Pregnancy, childbirth and caring for newborns: Advice for mothers during COVID-19
Organization: Public Health Agency of Canada
Date published: 2020-05-01
Being pregnant during the COVID-19 pandemic can be stressful, and it is natural to worry about the effects of the virus on your pregnancy and unborn baby.
COVID-19 is a new disease and we are still learning how it affects pregnant women. Currently, there is no evidence that suggests pregnant women are at a higher risk of getting COVID-19 or if acquired, having more serious illness. There is also not enough evidence at this time to confirm that a mother can pass COVID-19 to her child during pregnancy.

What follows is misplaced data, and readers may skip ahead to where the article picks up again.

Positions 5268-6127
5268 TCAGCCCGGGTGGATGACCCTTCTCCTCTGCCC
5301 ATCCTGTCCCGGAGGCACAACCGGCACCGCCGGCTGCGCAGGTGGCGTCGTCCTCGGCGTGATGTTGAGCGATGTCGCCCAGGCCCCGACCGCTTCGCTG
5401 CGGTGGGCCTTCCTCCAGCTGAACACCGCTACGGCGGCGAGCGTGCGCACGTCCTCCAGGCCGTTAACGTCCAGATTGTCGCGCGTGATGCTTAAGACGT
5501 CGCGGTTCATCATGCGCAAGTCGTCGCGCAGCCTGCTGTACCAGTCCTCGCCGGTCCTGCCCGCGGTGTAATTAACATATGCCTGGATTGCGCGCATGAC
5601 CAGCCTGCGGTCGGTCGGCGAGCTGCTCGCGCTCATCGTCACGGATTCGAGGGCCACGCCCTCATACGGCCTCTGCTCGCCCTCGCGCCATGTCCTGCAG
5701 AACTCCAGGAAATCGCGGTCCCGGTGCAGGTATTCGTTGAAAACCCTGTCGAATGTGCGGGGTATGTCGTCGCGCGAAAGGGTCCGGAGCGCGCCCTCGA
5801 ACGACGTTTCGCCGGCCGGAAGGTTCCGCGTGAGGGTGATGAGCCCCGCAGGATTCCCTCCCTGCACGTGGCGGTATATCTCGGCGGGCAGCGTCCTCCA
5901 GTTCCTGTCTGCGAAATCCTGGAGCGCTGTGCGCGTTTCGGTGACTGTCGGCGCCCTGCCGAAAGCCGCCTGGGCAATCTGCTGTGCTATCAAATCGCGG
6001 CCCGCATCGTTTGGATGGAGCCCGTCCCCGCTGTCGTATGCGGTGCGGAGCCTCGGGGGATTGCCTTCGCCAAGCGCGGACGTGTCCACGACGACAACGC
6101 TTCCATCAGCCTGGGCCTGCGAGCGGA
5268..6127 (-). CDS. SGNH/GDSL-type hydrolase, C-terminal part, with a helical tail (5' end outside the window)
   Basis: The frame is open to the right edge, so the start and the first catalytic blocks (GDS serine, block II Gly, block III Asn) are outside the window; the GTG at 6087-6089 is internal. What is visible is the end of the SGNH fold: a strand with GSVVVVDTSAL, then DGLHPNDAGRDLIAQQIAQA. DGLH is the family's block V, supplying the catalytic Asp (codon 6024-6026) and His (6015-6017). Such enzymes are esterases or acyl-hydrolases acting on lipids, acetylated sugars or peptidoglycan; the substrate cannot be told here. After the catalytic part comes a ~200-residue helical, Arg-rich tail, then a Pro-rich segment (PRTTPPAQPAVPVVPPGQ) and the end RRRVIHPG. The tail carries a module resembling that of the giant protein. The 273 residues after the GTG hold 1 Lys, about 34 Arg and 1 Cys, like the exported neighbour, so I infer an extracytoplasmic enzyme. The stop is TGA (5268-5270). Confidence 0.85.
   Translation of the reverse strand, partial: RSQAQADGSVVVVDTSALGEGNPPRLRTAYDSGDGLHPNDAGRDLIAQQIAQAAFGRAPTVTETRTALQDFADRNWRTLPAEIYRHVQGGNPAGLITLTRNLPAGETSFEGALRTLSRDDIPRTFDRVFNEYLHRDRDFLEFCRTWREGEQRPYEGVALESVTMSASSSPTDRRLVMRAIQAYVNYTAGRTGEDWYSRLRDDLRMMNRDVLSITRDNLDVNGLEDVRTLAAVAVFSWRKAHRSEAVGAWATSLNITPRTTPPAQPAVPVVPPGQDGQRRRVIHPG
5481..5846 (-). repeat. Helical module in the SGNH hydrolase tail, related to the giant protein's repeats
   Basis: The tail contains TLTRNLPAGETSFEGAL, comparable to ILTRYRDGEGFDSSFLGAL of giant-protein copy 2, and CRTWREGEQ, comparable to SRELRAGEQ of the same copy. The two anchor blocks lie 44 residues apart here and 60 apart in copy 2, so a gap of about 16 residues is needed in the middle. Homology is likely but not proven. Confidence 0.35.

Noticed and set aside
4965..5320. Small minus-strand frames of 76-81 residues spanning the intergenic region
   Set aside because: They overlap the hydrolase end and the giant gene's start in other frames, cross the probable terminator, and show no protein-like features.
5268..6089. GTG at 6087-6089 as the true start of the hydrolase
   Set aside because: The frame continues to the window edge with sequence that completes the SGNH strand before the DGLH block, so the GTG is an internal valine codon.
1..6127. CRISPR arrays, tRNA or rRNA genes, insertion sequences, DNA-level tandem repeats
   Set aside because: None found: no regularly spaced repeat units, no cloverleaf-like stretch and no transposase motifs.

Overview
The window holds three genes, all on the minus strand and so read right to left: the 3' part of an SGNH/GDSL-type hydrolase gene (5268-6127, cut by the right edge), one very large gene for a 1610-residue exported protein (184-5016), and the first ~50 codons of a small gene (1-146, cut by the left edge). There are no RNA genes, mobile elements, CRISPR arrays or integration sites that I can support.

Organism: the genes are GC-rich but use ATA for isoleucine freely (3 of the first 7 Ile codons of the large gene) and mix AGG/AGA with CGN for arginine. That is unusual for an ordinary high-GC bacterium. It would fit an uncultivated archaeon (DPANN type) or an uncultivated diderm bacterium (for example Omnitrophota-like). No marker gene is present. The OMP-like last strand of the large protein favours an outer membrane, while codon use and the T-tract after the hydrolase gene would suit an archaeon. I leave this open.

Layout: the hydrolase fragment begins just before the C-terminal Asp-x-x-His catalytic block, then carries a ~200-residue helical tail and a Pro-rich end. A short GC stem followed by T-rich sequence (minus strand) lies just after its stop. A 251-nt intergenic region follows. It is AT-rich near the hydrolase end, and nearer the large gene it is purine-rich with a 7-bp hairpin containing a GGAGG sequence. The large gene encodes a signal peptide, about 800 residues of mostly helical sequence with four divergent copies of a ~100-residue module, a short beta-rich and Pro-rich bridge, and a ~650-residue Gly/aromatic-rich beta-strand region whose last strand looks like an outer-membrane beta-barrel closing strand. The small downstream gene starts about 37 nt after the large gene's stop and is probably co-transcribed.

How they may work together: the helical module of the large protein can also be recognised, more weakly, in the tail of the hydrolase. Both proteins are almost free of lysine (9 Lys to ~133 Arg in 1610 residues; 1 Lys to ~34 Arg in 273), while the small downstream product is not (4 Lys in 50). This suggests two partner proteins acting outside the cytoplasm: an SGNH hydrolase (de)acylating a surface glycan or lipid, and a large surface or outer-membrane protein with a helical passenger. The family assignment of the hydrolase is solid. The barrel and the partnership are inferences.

It is important for pregnant women to take the following precautions to help protect themselves from becoming ill:
- Stay home as much as possible, except for important medical appointments, and work from home if possible.
- Talk to your doctor, obstetrician or midwife about the possibility of telephone or videoconference appointments.
- Avoid visitors to your home, unless for medical purposes.
- Wash your hands often with soap and water for at least 20 seconds or, if not available, use alcohol-based hand sanitizer.
- Practice physical distancing. Keep a distance of at least two metres from others.
- Avoid touching your mouth, nose, and eyes.
- Avoid touching frequently touched surfaces when in public.
- Avoid crowded places and peak-hours. Make limited trips to the store for essentials.
- Avoid travel by public transit.